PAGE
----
BladderBoneBrainBreastCervicalColonEsophagealKidneyLaryngealLeukemia CancerLiverLungLymphomaMouthOvarianPancreaticProstateRectalSkinTesticularThroatUterineInfectionsFamily PracticeHIV & AIDSNeurologyNursingHematology & OncologyPediatricsPulmonologyInternal MedicineEmergency MedicineNephrologyPharmacyBladder CancerBone CancerBrain CancerBreast CancerCervical CancerColon CancerEsophageal CancerKidney CancerLaryngeal CancerLeukemiaLiver CancerLung CancerLymphoma CancerMouth CancerOvarian CancerPancreatic CancerProstate CancerRectal CancerSkin CancerTesticular CancerThroat CancerCancerUterine CancerInfectious DiseaseInflammationPublic HealthCenters For Disease Control
HealthDay operates under the strictest editorial standards. Our syndicated news content is completely independent of any financial interests, is based solely on industry-respected sources and the latest scientific research, and is carefully fact-checked by a team of industry experts to ensure accuracy.
- All articles are edited and checked for factual accuracy by our Editorial Team prior to being published.
- Unless otherwise noted, all articles focusing on new research are based on studies published in peer-reviewed journals or issued from independent and respected medical associations, academic groups and governmental organizations.
- Each article includes a link or reference to the original source.
- Any known potential conflicts of interest associated with a study or source are made clear to the reader.
Please see our Editorial and Fact-Checking Policy for more detail.Editorial and Fact-Checking Policy
HealthDay Editorial Commitment
HeathDay is committed to maintaining the highest possible levels of impartial editorial standards in the content that we present on our website. All of our articles are chosen independent of any financial interests. Editors and writers make all efforts to clarify any financial ties behind the studies on which we report.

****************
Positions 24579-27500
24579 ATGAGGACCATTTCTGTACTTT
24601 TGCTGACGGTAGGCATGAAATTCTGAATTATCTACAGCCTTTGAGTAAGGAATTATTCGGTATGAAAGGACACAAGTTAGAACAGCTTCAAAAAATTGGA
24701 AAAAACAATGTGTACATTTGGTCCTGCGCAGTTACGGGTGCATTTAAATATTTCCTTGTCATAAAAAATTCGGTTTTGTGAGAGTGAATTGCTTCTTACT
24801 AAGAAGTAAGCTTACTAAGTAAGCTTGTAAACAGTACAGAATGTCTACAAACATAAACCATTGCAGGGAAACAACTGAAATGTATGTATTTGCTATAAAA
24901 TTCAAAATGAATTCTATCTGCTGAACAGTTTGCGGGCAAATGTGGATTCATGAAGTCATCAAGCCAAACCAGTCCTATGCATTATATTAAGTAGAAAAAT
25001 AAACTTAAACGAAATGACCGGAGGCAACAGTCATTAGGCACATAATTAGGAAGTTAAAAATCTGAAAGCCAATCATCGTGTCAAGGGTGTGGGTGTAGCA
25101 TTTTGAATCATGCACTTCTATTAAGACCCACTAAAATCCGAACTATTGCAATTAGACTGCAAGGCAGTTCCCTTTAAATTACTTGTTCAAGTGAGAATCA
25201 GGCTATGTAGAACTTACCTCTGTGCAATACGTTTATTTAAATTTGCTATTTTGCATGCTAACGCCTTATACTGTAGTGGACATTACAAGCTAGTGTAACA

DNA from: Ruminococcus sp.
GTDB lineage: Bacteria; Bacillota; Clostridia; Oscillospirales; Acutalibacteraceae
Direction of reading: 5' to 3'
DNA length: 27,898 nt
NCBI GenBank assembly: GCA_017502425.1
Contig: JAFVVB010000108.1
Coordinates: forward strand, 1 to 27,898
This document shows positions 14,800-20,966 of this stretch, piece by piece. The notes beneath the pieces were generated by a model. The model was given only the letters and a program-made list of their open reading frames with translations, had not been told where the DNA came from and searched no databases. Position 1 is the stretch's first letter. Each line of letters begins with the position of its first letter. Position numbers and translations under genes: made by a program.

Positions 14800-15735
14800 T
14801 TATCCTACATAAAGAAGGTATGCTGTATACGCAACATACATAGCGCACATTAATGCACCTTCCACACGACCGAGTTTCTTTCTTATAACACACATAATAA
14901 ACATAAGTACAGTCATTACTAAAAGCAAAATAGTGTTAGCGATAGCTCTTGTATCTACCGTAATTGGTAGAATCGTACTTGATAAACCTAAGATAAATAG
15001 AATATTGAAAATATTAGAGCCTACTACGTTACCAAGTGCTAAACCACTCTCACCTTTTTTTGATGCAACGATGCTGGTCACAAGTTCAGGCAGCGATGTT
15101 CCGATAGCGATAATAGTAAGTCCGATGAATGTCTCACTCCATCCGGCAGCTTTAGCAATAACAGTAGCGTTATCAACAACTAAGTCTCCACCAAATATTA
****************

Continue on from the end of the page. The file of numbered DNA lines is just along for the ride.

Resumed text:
FRIDAY, Oct. 10, 2014 (HealthDay News) -- The childhood pneumococcal conjugate vaccine may be contributing to fewer infections from antibiotic-resistant "superbugs," according to new research. The findings are being presented at the annual meeting of the Infectious Diseases Society of America (IDWeek), held from Oct. 8 to 12 in Philadelphia.
First used in children in 2010, the pneumococcal conjugate vaccine was linked to a 62 percent reduction between 2009 and 2013 of drug-resistant infections of bacterial pneumonia, meningitis, and bloodstream infections for children under 5. "The vaccine is an important tool against antibiotic resistance," lead researcher Sara Tomczyk, an epidemic intelligence service officer in the Respiratory Diseases Branch of the U.S. Centers for Disease Control and Prevention, told HealthDay.
According to Tomczyk, more than 4,400 cases of antibiotic-resistant, invasive pneumococcal disease were prevented between 2010 to 2013. "Not only does this vaccine prevent pneumococcal infection, which means fewer antibiotics are prescribed, but it also prevents antibiotic-resistant infections," she added. Tomczyk said the vaccine has been so effective that the U.S. government's Healthy People 2020 goal of reducing bacteria-resistant pneumococcal disease from 9.3 to six cases per 100,000 children was achieved nine years early and has since dropped to 3.5 cases per 100,000.
The pneumococcal conjugate vaccine is currently recommended for all children age 5 and younger. The vaccine is required in three-quarters of states before a child can be admitted to day care, Tomczyk noted, and 85 percent of U.S. children have by now received the recommended four doses.
This story may be outdated. We suggest some alternatives.
The content contained in this article is over two years old. As such our recommendation is that you reference the articles below for the latest updates on this topic. This article has been left on our site as a matter of historic record. Please contact us at firstname.lastname@example.org with any questions.
Updated on June 01, 2022
Read this Next
Other Trending Articles